The late structural biologist and crystallographer Don C. Wiley, who was my mentor at Harvard University, used to say “Get another pair of glasses to ‘see’ the biology by using structural biology methods.” To me, that is the beauty of structural biology in contributing to our understanding of life. Trained initially as a veterinarian, I worked on animal microbiology and infectious diseases for my MSc degree and entered the field of virology and immunology during my DPhil and postdoctoral training. I have recently become involved in public health more generally, including global health strategy and public health administration. Throughout my career, I have realized how structural biology indeed helps open our eyes so we can see biology unfolding2 and shapes the biomedical research field. Studies on antigenic peptide presentation by the major histocompatibility complex (MHC) have delineated T cell–based immunity, allowing us to clearly view and confirm hypotheses. Research on receptor–ligand interactions helps us view the host immune response in action as well as viral entry into host cells and has led to the development of small molecules and biological drugs for disease treatments. In fact, structural biology has made drug development faster than ever.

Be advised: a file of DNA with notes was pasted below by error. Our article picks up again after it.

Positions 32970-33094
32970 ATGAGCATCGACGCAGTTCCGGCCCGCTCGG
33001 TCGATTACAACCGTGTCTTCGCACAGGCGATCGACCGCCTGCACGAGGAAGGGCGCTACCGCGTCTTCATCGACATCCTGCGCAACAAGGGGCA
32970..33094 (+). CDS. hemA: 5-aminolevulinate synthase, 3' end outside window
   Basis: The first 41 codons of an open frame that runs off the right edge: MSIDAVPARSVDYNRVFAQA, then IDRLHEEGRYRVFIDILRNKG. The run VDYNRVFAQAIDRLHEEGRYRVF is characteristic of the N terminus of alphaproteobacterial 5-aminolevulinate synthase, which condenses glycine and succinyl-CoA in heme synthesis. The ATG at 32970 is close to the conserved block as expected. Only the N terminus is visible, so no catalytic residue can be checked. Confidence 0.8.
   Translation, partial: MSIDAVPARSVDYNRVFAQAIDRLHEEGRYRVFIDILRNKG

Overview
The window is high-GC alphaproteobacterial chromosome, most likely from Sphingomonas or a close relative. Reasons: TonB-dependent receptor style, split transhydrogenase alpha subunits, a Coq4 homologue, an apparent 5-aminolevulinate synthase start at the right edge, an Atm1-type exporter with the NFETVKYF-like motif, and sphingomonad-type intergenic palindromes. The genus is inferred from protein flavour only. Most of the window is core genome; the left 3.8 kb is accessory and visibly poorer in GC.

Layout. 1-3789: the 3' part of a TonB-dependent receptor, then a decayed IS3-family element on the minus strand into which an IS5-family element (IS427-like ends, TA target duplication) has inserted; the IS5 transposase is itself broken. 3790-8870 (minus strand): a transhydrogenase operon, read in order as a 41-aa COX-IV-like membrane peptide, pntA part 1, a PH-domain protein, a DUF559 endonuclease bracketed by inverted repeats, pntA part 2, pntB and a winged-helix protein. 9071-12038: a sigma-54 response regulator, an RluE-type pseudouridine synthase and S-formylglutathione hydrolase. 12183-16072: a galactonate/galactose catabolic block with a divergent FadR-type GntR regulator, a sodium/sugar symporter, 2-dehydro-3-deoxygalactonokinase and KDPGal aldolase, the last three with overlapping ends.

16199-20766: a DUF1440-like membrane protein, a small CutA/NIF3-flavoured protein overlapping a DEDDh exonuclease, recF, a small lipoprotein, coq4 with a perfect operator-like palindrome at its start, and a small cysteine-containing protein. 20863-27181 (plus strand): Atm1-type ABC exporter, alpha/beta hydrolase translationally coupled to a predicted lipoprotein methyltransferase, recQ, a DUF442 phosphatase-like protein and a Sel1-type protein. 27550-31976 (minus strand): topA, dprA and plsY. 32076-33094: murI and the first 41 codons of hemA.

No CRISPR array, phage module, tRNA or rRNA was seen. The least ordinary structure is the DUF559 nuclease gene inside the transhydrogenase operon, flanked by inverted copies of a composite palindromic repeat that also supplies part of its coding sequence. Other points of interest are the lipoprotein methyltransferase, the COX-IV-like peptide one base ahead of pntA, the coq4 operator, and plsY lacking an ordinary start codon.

When COVID-19 emerged at the end of 2019 (ref. 3), structural biologists immediately got to work and, using crystallography and cryo-EM, quickly defined the mechanisms of virus entry, with structures of the envelope spike protein in complex with its cellular receptor, including those from my own group, quickly published. Researchers also provided information on the main viral enzyme activities to drive inhibitor development, for example, targeting its replication machinery. In retrospect, it is clear that structural biology has played key roles in the research and development of prophylactic and therapeutic agents against many emerging and re-emerging pathogens, such as Ebola, Zika and HIV, among others.

With SARS-CoV-2, scientists and public health workers have witnessed up close the devastating toll caused by this particularly covert virus, but much remains to be learned about its biology. Though interdisciplinary efforts have increased recently, we still need more scientists who are trained in both structural and cell biology, with strong physics and biology backgrounds, as this combination of skills will enable more problem-solving-oriented research. I believe this field will be booming and will bring new research paradigm changes.